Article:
When you read the research about low-carb diets, "low-carb" is defined in many different ways. One difference is whether they are looking at the amount of carbohydrate in the diet or the percentage of calories from carbohydrate. The other difference is "how low?" The usual carbohydrate recommendations from the U.S. Dietary Guidelines and similar sources for the general public are that 50-65% of the calories in a person's diet should be from carbohydrate, so anything less than that is sometimes considered "low-carb". Studies of low-carb diets have ranged from 45% down to 5% , and authors of diet books are similar. That said, there are three general approaches:
1. Just reduce carbohydrate - Basically, the thinking is that any reduction in carbohydrate is helpful, because increasing numbers of us have exceeded the amount of carbohydrate our bodies can easily handle. These approaches are mainly focused on reducing or eliminating added sugars and other refined carbohydrates. The "No White Foods" approach fits in this category, which means simply eliminating sugar, white flour, white rice, and potatoes from the diet.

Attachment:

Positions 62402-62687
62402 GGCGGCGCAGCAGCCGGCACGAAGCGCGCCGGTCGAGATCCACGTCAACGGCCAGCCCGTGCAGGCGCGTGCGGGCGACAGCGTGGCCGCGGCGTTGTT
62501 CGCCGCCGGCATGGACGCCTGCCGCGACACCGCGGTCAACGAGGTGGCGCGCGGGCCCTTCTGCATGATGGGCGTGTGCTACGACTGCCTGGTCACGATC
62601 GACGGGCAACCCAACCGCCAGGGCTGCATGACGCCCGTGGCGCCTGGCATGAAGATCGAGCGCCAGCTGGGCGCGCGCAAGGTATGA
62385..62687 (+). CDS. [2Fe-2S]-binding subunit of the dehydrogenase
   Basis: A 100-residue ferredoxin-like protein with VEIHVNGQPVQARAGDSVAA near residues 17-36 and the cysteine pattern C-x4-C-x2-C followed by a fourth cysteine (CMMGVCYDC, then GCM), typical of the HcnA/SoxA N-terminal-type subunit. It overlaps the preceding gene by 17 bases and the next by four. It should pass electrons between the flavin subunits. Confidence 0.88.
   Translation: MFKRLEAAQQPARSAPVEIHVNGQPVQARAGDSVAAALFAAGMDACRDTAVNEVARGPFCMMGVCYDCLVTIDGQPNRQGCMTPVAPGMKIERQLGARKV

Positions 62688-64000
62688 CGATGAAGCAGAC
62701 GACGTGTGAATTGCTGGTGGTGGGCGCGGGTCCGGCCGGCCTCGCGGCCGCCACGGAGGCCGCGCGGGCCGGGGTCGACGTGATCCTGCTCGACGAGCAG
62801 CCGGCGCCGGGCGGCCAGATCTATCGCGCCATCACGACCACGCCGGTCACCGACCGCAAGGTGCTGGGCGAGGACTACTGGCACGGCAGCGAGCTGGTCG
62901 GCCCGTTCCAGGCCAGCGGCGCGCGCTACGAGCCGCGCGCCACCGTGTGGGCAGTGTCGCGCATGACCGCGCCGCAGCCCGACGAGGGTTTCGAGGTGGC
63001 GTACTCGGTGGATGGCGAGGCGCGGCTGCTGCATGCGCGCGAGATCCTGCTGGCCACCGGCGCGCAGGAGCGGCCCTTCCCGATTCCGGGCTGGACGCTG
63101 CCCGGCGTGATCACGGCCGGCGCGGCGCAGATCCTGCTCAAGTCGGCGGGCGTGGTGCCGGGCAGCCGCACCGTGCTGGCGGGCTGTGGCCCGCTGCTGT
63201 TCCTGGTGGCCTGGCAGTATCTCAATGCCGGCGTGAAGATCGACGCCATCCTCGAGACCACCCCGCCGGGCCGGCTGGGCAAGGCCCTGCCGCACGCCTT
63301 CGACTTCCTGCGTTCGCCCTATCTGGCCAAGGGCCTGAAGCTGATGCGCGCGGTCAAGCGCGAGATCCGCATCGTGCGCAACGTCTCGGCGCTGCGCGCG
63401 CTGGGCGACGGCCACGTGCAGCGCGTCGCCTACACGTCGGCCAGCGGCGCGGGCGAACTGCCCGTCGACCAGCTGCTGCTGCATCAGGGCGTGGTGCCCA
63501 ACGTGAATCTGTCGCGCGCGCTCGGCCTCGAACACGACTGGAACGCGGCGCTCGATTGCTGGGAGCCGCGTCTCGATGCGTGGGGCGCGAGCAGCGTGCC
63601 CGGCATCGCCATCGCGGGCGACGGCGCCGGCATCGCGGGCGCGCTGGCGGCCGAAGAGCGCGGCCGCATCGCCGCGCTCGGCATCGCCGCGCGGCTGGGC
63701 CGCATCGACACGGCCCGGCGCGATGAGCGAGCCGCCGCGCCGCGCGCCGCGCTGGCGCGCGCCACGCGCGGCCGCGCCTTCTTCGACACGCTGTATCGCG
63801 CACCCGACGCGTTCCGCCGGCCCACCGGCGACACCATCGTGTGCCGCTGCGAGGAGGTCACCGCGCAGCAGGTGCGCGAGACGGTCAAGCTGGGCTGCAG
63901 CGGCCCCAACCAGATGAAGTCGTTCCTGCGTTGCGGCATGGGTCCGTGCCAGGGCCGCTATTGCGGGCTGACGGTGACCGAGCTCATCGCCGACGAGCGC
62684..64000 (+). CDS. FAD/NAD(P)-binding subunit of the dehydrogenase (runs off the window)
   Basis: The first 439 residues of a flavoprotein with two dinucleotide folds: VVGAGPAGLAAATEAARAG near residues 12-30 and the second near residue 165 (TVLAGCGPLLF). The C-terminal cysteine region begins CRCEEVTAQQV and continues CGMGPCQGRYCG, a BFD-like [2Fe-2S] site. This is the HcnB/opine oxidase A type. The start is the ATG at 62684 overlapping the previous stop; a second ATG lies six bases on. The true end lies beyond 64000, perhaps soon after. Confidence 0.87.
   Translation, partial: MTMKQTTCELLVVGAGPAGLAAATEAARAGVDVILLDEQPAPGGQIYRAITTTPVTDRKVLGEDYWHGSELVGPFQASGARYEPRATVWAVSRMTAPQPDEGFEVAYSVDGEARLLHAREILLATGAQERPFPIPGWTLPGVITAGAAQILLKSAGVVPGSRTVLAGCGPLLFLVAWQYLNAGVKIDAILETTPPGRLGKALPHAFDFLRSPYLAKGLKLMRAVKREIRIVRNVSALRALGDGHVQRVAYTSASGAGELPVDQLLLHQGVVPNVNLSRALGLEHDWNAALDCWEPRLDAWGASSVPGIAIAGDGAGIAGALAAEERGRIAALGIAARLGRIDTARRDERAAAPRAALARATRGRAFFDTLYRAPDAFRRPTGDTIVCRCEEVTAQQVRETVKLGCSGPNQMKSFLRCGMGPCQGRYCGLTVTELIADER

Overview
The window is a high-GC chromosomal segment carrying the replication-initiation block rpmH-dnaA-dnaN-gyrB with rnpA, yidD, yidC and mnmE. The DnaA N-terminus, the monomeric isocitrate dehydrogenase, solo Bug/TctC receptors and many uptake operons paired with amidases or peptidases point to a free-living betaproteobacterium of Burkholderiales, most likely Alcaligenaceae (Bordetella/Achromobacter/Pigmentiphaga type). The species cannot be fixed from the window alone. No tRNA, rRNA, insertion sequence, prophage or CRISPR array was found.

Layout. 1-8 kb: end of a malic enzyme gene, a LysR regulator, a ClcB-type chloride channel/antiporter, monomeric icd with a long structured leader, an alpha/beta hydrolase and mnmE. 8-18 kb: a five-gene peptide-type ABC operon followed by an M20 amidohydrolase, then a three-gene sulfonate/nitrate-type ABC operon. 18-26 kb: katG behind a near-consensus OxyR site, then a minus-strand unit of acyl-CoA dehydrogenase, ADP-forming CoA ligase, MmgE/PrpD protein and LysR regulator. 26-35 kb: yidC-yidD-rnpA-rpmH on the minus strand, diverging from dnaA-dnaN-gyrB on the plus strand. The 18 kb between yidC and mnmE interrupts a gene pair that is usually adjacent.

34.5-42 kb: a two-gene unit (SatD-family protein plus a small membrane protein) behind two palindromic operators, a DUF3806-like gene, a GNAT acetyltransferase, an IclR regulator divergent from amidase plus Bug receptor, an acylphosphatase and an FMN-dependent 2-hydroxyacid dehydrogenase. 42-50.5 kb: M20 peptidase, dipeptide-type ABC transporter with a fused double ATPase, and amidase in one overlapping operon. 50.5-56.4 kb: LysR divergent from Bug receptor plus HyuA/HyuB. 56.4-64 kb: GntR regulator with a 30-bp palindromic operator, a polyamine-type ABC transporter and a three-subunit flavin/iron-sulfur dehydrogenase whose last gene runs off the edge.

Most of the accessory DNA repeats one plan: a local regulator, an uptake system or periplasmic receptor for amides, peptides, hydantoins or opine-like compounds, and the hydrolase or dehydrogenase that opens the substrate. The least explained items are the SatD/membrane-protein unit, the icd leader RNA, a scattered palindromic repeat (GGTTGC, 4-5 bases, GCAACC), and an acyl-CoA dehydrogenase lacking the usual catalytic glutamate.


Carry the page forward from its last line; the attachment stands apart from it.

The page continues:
2. Find the best amount of carbohydrate for each person - There is no doubt that each of us has a different level of carbohydrate tolerance. We can think of this as a continuum from people who can eat sugar all day long with no ill effects all the way to diabetics with very poor glucose control. As we age, our carbohydrate tolerance often erodes and we have a greater blood glucose response to carbohydrate, even if our blood glucose stays in the "normal" range. We may develop insulin resistance or creep closer to prediabetes - these are signs that there is probably damage in the pancreas to the beta-cells which make insulin.
Approaches that seek to help people find the optimal carbohydrate level usually advise reducing carbohydrate to a fairly low level and and then gradually adding carbohydrate until there are adverse effects such as a) weight loss ceases, b) weight gain occurs, c) carb cravings return, d) blood glucose control diminishes, e) blood triglycerides rise. Then the individual would reduce carbohydrate intake a bit from that point. Examples of this type of approach are the Atkins and South Beach diets.
3. Seek a ketogenic diet - A ketogenic diet is one which causes the body to primarily use fat for energy rather than glucose. (See What is a Ketogenic Diet?) This puts the body into a state sometimes called "keto-adaptation" or "fat adaptation". This state has some metabolic advantages such as improved stamina, e.g. since the body is used to using fat for energy, there is less tendency to "run out of fuel", either during exercise or between meals. One type of ketogenic diet is used to treat epilepsy, and ketogenic diets are under investigation to treat other disorders. Although there is some individual variation, a diet moderate in protein and below 60 grams of carbohydrate per day is ketogenic in most people. Some can eat as much as 100 grams per day and remain in ketosis.